Russia's Mighty Rivers
Russia has a vast geographical area, and has many rivers that flow through its expanses. Yenisei is the most prominent one that originates from the Sayan Mountains in the Southern Siberia. It flows into the Kara Sea, a part of the Arctic Ocean. Together with its headwaters tributaries, the Angara and Selenga rivers, it forms the longest river system in Russia and has an estimated length of 3,445 miles. The second one is the Ob-Irtysh river system that Russia shares with other countries, namely Kazakhstan, China, and Mongolia, with a length of 3,364 miles. Ob river forms due to the confluence of two rivers in the Atlay mountains and Irtysh is its principal tributary. Some other longest river systems to pass through Russia are the Amur-Argun, Lena, Volga, Nizhnyaya, and Vilyuy, respectively. All of these are more than 1,800 miles in length. There are also other rivers such as the Kolyma, Ishim, and the Ural which are also listed among the top ten longest rivers of Russia.
Economic and Cultural Significance
The river basin of the Yenisei-Angara-Selenga serves as a home to numerous prosperous cities buzzing with economic activities. The capital city of Russia, Moscow itself lies along the river Volga. There are also Hydroelectric power stations, shipping companies, rich mineral deposits, and much more in the river basin making it quite important for Russia and the people living in its vast basin. Rivers such as the Ob, Yenisei, and the Volga have immense economic importance because of their easy navigation. They have been in use for transportation since time immemorial.
There are many cultural groups residing on the banks of these rivers that have their roots going back to the Bronze Age. Many cultural communities residing in the upper reach of the river system have a distinctive language as well, including the Kets (or the Ostyaks) and the Dolgans. In fact, the Gorbunovskaya culture that flourished on the banks of the river Ob dates back to between 3,000 and 2,000 BC.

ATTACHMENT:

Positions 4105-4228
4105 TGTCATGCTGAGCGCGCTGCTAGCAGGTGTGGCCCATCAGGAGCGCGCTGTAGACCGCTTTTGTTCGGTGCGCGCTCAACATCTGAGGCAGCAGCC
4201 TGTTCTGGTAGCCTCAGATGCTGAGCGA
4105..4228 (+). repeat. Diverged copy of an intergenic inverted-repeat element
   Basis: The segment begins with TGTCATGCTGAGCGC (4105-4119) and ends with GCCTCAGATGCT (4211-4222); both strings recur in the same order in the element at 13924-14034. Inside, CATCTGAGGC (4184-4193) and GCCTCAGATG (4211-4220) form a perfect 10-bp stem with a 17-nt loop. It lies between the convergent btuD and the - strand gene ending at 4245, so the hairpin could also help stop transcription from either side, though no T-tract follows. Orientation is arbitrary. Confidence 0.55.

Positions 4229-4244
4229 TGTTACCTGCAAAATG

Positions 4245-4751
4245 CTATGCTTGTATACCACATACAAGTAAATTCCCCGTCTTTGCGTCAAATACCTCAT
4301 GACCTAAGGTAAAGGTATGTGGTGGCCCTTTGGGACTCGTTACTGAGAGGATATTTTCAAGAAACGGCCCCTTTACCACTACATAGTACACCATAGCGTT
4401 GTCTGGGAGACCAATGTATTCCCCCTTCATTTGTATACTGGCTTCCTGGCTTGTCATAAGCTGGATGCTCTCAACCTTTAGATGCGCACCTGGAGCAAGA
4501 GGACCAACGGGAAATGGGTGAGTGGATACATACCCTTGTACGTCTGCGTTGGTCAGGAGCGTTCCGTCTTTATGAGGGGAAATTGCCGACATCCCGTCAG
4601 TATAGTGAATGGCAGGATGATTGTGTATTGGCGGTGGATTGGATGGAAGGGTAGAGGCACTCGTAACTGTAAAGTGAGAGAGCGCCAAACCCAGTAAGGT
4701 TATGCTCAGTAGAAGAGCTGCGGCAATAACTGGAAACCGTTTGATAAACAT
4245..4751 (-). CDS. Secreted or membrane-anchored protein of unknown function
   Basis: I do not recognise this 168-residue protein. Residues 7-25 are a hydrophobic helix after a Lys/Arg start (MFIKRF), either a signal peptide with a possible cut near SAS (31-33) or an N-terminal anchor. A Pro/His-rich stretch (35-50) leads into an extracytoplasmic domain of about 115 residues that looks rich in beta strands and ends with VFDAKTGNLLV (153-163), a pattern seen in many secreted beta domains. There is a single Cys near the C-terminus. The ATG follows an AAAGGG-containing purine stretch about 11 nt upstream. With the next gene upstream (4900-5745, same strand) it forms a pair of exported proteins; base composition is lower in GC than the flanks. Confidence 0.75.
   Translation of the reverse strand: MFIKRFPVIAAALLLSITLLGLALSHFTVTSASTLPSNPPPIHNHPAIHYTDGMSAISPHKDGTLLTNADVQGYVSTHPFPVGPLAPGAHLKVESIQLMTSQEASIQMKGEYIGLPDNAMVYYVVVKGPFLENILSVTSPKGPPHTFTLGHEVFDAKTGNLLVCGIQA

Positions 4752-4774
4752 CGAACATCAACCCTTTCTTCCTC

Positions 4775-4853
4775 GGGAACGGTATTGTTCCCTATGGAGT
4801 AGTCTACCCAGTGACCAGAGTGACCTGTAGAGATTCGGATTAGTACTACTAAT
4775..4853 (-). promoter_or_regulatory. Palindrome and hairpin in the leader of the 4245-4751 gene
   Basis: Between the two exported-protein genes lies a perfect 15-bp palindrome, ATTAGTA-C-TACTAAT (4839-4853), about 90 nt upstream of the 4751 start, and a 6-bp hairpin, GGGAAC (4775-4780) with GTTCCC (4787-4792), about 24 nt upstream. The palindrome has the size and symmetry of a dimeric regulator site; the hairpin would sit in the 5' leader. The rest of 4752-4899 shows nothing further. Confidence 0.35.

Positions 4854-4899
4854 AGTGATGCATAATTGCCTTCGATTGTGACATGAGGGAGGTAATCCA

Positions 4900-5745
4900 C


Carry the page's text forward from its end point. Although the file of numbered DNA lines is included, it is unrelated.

Riverine Habitats and Biodiversity
The Yenisei-Angara River System offers a rich habitat to an approximate 55 species of fishes, including the Siberian sturgeons, tenches, Arctic flounders, Sterfet sturgeons, Common roaches, and more. The system also supports taiga flora that comprised mainly of coniferous trees such as latches, firs, and cedars. One can also find Arctic tundra vegetation in the north characterized by mosses and lichens. For many animals and birds, the river system is a home. There are the Siberian musk deer, roe deer in the taiga forests along the banks of Yenisei and birds such as Black-billed capercaillies, Pallas’s rose–finches, and Siberian blue robins. Every year migratory birds such as ducks and geese, as well as swans, also make their ways into the river basin during the summertime.
As per recent reports published in local newspapers, the Yenisei River is under serious environmental threats due to contamination by radioactive discharge from a nearby factory. Added to these woes are other contaminants, namely sewage, industrial waste, and pesticides, which are gradually contaminating the longest river. There are high levels of hydrocarbons in the Ob River while the Volga is continuously facing threats from oil spills. Apart from a territorial dispute over Amur river with China, there are no territorial disputes regarding any of the other top ten longest rivers of Russia with any other countries.